Update: Matthew Engelhart responds to the lawsuits calling them "legalized extortion." Also, this NYT piece from July bears noting — the Los Angeles location is said to bring in about $4 million a year in revenue, and is owned by the children of the Engelharts.
Café Gratitude owners Matthew and Terces Engelhart will say only "we believe that we have done nothing wrong and our policies are completely legal, it will cost us too much money to defend them in court." So, that kind of points to the labor lawsuits. In any event, in signing off after eight years in business, they say, "Our mission will survive this, as love cannot be threatened."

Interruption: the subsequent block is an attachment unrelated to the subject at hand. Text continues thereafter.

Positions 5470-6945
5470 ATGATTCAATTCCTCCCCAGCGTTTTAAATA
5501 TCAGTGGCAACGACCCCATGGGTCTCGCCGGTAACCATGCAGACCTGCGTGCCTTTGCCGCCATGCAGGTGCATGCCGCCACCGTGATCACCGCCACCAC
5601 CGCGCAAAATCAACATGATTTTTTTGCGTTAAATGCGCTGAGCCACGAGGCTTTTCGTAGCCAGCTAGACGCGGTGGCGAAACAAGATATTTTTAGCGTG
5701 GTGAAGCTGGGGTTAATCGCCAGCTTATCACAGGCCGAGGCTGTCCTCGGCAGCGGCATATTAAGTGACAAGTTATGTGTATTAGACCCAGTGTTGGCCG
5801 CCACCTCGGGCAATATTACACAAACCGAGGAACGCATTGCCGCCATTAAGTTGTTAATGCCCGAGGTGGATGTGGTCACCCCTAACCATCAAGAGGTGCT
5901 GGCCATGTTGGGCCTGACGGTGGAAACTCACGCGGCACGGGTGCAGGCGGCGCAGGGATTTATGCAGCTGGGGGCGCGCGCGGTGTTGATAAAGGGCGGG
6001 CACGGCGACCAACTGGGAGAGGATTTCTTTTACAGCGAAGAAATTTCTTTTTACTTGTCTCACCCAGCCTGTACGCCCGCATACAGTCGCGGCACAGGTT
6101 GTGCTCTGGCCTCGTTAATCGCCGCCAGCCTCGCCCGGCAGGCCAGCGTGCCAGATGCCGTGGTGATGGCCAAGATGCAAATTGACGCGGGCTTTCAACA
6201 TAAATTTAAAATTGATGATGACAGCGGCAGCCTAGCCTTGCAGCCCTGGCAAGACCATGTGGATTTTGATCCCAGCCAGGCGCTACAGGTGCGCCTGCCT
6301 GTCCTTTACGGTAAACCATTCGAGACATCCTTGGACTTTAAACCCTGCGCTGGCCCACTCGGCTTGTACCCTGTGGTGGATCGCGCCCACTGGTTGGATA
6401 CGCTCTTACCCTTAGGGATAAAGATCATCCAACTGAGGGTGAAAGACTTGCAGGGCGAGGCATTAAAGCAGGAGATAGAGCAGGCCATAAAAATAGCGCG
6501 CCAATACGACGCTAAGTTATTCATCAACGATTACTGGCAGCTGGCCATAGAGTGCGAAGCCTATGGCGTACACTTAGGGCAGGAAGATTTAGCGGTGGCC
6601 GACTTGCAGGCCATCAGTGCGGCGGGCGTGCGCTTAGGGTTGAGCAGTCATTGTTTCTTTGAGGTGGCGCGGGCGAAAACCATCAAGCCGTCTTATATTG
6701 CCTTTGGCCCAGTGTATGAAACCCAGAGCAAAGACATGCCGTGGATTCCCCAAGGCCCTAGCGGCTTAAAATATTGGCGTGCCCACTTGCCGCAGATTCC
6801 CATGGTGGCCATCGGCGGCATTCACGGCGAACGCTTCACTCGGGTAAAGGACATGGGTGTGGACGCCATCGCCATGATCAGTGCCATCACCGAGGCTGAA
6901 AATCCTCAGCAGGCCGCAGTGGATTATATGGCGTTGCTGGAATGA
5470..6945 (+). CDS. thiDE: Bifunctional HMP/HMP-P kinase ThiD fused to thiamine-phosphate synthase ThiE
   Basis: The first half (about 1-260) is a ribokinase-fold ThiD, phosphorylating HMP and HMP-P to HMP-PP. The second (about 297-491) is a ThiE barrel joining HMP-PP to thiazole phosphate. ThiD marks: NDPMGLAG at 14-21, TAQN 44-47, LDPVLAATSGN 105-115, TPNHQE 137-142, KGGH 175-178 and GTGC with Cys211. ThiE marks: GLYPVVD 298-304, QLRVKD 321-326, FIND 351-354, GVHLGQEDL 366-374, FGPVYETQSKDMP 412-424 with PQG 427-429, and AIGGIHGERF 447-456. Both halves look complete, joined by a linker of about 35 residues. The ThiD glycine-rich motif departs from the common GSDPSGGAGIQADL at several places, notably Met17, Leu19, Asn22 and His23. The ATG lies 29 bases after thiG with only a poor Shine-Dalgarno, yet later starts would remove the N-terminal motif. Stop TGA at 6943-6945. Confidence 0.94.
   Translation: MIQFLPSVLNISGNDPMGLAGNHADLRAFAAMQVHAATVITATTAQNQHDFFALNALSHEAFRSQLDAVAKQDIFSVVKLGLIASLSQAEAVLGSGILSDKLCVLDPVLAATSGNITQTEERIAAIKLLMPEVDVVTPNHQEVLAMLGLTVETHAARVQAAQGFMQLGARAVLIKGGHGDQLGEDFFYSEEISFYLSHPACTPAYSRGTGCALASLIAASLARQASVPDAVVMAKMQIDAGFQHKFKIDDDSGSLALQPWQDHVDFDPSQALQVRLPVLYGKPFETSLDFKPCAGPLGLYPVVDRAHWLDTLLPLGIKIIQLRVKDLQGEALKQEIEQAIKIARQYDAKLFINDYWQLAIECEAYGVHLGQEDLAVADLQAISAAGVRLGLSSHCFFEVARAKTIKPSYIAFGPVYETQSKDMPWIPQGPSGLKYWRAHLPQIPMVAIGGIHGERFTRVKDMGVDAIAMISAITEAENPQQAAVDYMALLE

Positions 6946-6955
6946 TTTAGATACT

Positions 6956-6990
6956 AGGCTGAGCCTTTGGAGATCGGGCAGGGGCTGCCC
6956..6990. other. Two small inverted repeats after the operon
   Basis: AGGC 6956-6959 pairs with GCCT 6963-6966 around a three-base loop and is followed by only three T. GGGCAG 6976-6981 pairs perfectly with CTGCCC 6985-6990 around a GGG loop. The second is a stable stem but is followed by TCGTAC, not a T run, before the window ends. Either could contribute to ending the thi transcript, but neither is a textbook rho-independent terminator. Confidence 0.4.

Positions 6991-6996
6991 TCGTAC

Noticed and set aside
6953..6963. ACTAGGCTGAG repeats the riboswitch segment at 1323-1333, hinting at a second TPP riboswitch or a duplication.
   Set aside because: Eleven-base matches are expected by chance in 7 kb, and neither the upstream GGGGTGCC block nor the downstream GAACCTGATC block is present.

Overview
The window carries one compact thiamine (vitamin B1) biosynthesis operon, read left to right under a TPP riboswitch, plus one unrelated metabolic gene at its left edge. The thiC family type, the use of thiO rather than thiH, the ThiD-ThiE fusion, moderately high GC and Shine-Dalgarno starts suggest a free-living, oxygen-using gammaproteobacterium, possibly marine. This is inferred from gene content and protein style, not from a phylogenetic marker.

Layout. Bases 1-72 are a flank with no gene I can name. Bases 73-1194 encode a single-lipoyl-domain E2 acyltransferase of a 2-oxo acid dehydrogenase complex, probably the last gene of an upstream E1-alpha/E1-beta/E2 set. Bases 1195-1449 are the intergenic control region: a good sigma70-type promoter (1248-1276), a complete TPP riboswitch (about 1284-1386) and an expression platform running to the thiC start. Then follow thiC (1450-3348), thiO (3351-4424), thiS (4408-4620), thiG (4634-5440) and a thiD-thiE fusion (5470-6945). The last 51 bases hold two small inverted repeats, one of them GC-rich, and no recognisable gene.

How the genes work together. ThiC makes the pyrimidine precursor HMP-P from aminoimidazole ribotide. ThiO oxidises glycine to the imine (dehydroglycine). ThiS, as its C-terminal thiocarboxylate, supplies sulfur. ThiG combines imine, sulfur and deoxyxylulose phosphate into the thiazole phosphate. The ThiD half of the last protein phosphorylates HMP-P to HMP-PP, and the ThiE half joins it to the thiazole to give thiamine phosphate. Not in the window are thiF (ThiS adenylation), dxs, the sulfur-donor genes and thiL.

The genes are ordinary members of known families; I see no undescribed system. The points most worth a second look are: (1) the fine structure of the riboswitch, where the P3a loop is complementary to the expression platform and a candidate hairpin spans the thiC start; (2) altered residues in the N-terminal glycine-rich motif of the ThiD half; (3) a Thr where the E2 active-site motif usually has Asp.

I am completely in awe of this. It saddens me that such beautiful people have to go through this. My friend Natalie is a Cafe Gratitude junkie and has brought Mathew and Terces to Kansas City several summers in a row to teach their seminars. The first was the Abounding River Workshop, which they have a workbook you can purchase. It's a 42 day program, that my Mom and I did together. I found it extremely inspiring. The Kindred Spirits really got to me, and when I purchased the amazing book, I cried reading it. In fact, I posted about it here. They also had a workshop on Sacred Commerce, which is their business philosophy. We don't yet have a restaurant, and yet over the last few years I've made so many friends from the Cafe Gratitude experience. An entire community has developed, in fact, enough money was raised that we will have our own restaurant branch in February. I find the timing to be a bit ironic, and hope that the closures do not go through. However, we will be an official affiliate. My intention is to apply for something part time. I really want to start doing a little something to support myself this coming year, and I think its a job I would love and could handle. Plus, I know all the owners. I just want to say that no matter what happens, I believe the community they created will still hold strong. Their message of love and gratitude is too strong to be crushed by a lawsuit. I fully intend to continue to support this amazing company.